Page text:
Why Marketing Leaders Are Bullish on Emerging Technologies
AI, VR, AR will soon be table stakes for any company.
An underlying fear people have about emerging technologies is that they will replace humans — but that fear is unnecessary, said panel experts at Think Tank by Adobe, which was produced in conjunction with Adobe Summit in Las Vegas. In contrast to replacing humans, technologies such as mixed reality, artificial intelligence (AI), and machine learning will be tools that maximize human performance, panelists said.
Ray Wang, principal analyst, founder and chairman of Constellation Research, moderated a panel discussion about emerging technologies during the Think Tank event that included leaders from Microsoft, Accenture, Hootsuite, T- Mobile, Chobani, and more. The panelists shared interesting insights on why mixed reality, AI, and machine learning will be key to helping brands better engage their customers.
“Everybody saw AI as a big technology, and also mixed reality, and making [it] important in terms of experiences,” Ray said
Emerging technologies will soon be a must
By 2020, emerging technologies will be table stakes for any company, said Penny Wilson, Hootsuite’s chief marketing officer. “It will be augmenting humanity, not replacing it,” she said, enabling humans to respond faster.
Wendy Steinle, head of digital experience and web strategy at Adobe, agreed with that idea. When Adobe has a photo shoot for a new movie trailer, for example, a thousand photos might be taken, she said. When the creative brief asks for a specific type of image, say a woman looking to her left, someone currently has to sift through all those photos to find the right one.
“We pay highly skilled people to find that,” Wendy said. But if the team could use AI to find the photo, it would save time and allow highly skilled workers to focus on less mundane tasks.
We’ve only begun to tap into the use of technologies like AI, Wendy added. Imagine in the service industry if technologies could recognize the tone of a customer’s voice and, coupled with details gleaned from natural-language processing, provide that context to a human, so when a service agent gets on the call they are better prepared to address the customer’s need. “AI plus human execution will raise the bar for what businesses need to be providing and what people are going to expect,” Wendy said.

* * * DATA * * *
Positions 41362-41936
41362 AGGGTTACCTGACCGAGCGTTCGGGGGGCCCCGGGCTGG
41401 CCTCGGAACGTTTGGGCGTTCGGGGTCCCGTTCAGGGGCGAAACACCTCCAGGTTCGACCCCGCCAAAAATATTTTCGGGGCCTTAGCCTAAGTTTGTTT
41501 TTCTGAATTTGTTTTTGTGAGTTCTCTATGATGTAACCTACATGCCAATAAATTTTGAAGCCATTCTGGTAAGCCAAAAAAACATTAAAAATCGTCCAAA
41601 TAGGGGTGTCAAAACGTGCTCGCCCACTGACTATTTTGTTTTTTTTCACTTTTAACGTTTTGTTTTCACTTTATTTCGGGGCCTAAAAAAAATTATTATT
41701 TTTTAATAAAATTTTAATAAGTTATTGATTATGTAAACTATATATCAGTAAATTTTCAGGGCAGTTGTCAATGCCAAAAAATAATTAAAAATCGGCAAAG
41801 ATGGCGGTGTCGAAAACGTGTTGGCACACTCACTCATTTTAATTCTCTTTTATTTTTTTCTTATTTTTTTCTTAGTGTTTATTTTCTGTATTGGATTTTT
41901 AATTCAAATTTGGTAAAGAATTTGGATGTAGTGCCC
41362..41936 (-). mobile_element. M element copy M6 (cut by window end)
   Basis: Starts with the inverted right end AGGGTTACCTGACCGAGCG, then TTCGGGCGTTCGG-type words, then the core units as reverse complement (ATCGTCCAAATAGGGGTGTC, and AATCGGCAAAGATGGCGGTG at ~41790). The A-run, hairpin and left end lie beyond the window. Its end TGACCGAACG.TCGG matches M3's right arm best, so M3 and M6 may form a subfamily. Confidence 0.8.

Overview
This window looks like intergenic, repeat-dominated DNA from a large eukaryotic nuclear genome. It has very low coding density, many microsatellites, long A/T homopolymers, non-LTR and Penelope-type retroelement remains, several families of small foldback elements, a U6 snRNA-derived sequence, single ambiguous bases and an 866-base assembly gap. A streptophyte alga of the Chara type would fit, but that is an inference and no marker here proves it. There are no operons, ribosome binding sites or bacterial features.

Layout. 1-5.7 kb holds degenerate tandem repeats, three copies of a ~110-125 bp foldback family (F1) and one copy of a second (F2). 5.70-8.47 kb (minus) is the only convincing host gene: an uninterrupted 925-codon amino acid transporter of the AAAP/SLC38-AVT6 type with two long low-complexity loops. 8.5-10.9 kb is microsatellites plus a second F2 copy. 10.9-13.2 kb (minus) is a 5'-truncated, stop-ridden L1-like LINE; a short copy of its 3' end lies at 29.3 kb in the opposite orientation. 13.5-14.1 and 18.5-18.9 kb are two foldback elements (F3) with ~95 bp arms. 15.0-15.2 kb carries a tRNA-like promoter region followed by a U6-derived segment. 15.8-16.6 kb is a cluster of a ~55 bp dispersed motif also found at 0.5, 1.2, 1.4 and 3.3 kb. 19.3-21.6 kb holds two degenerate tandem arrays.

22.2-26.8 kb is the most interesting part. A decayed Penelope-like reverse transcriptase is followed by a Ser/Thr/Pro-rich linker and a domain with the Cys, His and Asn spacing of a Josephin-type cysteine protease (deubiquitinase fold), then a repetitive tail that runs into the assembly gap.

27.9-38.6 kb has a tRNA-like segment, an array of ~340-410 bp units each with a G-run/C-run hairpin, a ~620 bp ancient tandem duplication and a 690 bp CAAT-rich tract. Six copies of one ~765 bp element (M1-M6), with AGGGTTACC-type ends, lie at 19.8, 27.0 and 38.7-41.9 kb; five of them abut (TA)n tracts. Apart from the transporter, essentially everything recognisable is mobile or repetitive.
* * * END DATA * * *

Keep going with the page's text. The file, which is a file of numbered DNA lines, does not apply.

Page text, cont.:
One of the next ways emerging technology can develop is to take inputs, including biometrics, voice, and experience-based solutions like augmented reality (AR), and make better sense of these inputs, said Giles Richardson, vice president of digital journeys at T-Mobile.
“If a computer could take what was in my brain, using voice plus AI plus the ability to interface with applications, it can change the face of what a work day even means for a knowledge worker,” Wendy said.
Changes in how we interact with data also may create the need for new job layers, Giles said. “Emerging technology provides lots of data inputs. There will likely be an emerging job around identity management,” he said. People will have to make decisions about what data they share with what entity, and may find it easier to outsource that process, Giles added.
Cautions with emerging technologies
As with any disruptive force, a shift can bring additional concerns and consequences, panelists said: